• seed (integer, optional): Integer value used to seed any randomness used in the algorithm. Defaults to 0.
  • missing (float, optional): Value to consider missing, when training and predicting with the booster. Defaults to np.nan.
  • create_missing_branch (bool, optional): An experimental parameter, that if True, will create a separate branch for missing, creating a ternary tree, the missing node will be given the same weight value as the parent node. If this parameter is False, missing will be sent down either the left or right branch, creating a binary tree. Defaults to False.
  • sample_method (str | None, optional): Optional string value to use to determine the method to use to sample the data while training. If this is None, no sample method will be used. If the subsample parameter is less than 1 and no sample_method is provided this sample_method will be automatically set to "random". Valid options are "goss" and "random". Defaults to None.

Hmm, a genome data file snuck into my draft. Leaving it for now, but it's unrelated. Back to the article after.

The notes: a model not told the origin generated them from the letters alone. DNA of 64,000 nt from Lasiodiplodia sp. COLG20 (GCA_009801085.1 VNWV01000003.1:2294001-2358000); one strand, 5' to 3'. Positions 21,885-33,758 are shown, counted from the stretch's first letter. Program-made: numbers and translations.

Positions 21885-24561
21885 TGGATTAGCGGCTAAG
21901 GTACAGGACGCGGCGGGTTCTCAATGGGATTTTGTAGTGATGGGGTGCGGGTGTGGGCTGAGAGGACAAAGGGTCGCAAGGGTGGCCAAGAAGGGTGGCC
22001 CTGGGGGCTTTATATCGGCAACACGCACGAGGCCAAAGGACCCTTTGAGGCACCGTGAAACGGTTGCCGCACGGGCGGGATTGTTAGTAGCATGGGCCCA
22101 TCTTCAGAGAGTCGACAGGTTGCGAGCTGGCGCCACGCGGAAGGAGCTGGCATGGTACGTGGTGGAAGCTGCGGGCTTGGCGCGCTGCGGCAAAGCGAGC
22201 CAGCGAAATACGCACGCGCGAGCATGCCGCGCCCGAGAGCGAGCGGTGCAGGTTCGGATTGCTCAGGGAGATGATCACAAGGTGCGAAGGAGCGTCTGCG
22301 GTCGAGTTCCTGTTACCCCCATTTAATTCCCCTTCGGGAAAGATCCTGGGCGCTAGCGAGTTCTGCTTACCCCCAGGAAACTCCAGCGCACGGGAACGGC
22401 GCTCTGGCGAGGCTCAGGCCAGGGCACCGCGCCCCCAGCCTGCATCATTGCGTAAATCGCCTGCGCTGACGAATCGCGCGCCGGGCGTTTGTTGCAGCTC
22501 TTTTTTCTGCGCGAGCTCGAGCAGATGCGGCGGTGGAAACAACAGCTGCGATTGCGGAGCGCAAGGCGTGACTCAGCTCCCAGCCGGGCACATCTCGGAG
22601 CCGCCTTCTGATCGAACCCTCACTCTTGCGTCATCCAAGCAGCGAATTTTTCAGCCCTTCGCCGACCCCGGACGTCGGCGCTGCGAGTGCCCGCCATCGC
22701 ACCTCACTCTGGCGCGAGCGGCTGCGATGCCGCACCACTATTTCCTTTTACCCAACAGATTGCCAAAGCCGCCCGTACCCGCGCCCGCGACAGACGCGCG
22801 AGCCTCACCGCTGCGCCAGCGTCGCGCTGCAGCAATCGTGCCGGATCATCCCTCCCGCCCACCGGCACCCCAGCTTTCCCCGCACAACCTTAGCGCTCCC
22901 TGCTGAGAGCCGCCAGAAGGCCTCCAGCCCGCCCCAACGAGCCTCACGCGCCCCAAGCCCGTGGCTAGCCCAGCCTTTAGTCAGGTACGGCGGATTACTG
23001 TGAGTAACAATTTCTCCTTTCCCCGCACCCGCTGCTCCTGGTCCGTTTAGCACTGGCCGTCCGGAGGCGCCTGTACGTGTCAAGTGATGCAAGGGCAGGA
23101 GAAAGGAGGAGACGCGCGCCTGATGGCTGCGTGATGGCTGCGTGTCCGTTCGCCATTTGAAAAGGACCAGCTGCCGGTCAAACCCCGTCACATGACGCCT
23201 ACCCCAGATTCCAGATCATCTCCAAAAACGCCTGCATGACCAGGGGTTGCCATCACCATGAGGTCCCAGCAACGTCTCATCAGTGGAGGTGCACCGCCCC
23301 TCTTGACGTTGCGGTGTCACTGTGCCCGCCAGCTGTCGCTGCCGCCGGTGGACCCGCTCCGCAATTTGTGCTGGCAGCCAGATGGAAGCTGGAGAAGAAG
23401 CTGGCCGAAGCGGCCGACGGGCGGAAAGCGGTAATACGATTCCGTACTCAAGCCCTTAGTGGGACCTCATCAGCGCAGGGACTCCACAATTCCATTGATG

• grow_policy (str, optional): Optional string value that controls the way new nodes are added to the tree. Choices are DepthWise to split at nodes closest to the root, or LossGuide to split at nodes with the highest loss change.
  • evaluation_metric (str | None, optional): Optional string value used to define an evaluation metric that will be calculated at each iteration if a evaluation_dataset is provided at fit time. The metric can be one of "AUC", "LogLoss", "RootMeanSquaredLogError", or "RootMeanSquaredError". If no evaluation_metric is passed, but an evaluation_dataset is passed, then "LogLoss", will be used with the "LogLoss" objective function, and "RootMeanSquaredLogError" will be used with "SquaredLoss".
  • early_stopping_rounds (int | None, optional): If this is specified, and an evaluation_dataset is passed during fit, then an improvement in the evaluation_metric must be seen after at least this many iterations of training, otherwise training will be cut short.
  • initialize_base_score (bool, optional): If this is specified, the base_score will be calculated using the sample_weight and y data in accordance with the requested objective_type.

Training and Predicting

Once, the booster has been initialized, it can be fit on a provided dataset, and performance field. After fitting, the model can be used to predict on a dataset. In the case of this example, the predictions are the log odds of a given record being 1.

# Small example dataset
from seaborn import load_dataset

df = load_dataset("titanic")
X = df.select_dtypes("number").drop(columns=["survived"])